“Never meet your heroes.”
This stark warning from one character to another foreshadows the absurd, disappointing story about to unfold. Part satire, part pantomime, part superhero spin off, Britannia Fury introduces us to Britain’s only real superhero. He is now an elderly alcoholic living in a council flat after his epic rise and consequential fall into obscurity, but a young reporter has located his address and is determined to share his forgotten story with the world. A mix of performance styles and a story that can’t quite seem to determine what it wants to say prevents the concept from developing into a strong script.
Mr Jameson (Kit Smith) is the exaggerated stereotype of an editor of The Daily London Leader. Loud and abrasive, he provides complete contrast to the nervous Charlie (Ethan Loftus), a young reporter not even on Jameson’s radar. Charlie has the scoop of the year and negotiates with Jameson to let him interview 70s and 80s superhero Britannia Fury, who saved the nation from villainy only to mysteriously retire and disappear. Charlie wants to share the story of this forgotten hero with the nation. Loftus plays Charlie naturalistically, with a quiet, geeky passion for Fury. Whilst both Smith and Loftus embody their characters respective styles well, they clash and cause the production concept to look like it lacks direction. The other characters add to the soupy style mash up rather than siding with one of the earlier, established performance styles. Fury (Geoffrey Kirkness) is a mix of stereotype and naturalism, which adds depth but only further confuses the production’s identity. This is an issue with the script and direction rather than the performers, but one that can be solved by the playwright choosing one approach and sticking with it across all the characters.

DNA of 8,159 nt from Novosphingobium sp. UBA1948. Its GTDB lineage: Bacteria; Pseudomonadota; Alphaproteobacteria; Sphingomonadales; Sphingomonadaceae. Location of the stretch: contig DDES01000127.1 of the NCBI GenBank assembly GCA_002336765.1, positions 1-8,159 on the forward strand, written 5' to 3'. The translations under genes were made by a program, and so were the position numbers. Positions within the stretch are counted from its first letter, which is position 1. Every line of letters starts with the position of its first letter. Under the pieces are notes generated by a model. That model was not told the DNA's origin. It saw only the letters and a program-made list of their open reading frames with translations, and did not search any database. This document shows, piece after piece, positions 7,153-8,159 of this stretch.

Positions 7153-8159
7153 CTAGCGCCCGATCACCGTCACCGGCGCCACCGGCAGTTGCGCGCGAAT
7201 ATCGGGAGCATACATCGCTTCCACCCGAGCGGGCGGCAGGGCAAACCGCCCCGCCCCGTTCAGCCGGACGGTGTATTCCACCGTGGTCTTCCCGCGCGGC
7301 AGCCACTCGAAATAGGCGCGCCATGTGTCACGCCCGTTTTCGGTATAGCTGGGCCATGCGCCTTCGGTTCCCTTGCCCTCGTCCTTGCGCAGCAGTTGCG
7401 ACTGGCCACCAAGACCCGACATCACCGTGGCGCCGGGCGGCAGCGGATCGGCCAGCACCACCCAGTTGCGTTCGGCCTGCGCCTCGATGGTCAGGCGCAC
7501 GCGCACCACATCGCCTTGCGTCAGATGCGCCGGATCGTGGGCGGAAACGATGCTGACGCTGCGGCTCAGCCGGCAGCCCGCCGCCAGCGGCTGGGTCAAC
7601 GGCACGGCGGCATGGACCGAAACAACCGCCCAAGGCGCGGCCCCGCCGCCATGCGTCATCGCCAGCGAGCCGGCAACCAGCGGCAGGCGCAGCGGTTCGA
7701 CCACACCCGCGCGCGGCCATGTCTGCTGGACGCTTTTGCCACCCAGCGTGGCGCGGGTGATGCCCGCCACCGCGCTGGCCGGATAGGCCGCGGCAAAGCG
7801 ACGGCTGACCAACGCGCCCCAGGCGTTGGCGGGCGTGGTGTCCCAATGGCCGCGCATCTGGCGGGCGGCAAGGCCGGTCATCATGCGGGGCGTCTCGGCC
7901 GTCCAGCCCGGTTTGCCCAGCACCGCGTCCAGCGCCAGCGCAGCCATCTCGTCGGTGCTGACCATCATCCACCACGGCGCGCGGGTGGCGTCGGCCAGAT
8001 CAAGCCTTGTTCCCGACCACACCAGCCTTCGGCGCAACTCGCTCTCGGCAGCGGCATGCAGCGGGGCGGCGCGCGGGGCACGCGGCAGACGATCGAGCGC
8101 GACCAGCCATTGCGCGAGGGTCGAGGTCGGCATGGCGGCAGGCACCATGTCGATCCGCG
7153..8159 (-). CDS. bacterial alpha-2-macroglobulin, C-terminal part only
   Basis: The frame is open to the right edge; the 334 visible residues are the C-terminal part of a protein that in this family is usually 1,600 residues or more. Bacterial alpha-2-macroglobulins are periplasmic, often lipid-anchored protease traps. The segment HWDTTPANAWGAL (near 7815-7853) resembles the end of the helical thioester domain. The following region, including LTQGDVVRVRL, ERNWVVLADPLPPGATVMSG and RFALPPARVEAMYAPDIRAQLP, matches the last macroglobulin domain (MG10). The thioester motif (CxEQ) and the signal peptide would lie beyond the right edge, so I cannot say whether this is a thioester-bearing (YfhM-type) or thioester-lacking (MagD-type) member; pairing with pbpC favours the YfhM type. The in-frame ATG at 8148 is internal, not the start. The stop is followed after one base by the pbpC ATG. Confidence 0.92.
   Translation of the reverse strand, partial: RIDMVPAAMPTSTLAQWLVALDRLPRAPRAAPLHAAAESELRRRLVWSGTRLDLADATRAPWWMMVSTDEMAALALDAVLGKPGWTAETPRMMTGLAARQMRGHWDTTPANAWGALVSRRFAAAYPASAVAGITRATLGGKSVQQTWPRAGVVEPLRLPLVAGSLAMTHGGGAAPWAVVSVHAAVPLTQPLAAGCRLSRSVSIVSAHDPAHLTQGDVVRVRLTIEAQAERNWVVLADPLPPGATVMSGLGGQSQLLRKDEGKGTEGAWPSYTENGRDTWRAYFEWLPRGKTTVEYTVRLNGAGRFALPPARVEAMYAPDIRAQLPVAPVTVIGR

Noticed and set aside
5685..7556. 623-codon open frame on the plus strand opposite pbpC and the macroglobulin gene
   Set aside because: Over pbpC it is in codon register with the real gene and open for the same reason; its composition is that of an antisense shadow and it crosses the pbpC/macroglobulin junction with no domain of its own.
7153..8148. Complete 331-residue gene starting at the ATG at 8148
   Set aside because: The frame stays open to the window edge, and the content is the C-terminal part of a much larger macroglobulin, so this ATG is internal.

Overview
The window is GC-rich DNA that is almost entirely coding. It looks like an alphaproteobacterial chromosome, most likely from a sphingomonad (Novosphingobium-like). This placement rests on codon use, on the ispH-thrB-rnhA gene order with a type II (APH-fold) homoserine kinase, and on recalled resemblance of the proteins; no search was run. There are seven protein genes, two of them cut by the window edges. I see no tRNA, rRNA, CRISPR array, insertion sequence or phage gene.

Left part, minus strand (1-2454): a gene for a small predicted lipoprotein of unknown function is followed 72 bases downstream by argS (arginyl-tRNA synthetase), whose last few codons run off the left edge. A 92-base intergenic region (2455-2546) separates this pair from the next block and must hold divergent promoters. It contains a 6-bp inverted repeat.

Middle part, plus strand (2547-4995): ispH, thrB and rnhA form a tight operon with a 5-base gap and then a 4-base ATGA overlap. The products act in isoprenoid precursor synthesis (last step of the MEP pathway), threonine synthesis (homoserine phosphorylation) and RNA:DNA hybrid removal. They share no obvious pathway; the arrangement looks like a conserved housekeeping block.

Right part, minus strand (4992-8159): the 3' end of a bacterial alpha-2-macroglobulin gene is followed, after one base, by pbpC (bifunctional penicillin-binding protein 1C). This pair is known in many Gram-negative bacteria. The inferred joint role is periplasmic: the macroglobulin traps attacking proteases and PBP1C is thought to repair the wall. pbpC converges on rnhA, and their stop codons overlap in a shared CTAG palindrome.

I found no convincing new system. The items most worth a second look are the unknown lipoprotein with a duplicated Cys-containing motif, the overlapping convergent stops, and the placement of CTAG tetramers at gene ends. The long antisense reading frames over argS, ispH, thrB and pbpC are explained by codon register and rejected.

The storyline, with its clear premise, becomes convoluted as Charlie and Fury meet and delve into his past. There are some predictable plot twists that lead to a tragic end; again, the initial idea has good potential to explore the human condition through Fury’s story but this is glossed over and made light of with comedy and exaggeration. Charlie’s initial shock of meeting his fallen hero is underplayed, then forgotten, but his emotional journey hits some good points. Their interview occasionally drags, as if the play is trying to buy time rather than following the natural narrative arc and getting to the point. As Charlie delves deeper into Fury’s twisted Tory past, it becomes clear that Jameson’s initial warning rings true.
The idea of the fallen hero in modern times certainly has mileage and Hillcrest Artists begin to solidify interpretations of the theme but they don’t quite come to fruition. Is the play about politics? Is it about society’s short attention span? Or, is it smaller and about the relationship between two people? Is it making fun of superheroes? Is it about Fury’s humanity? Really, it is all of these things and more, but for a play not much longer than an hour, this is too much to try to address. There are some touching moments and witty dialogue but underlying substance doesn’t quite materialise in Britannia Fury.
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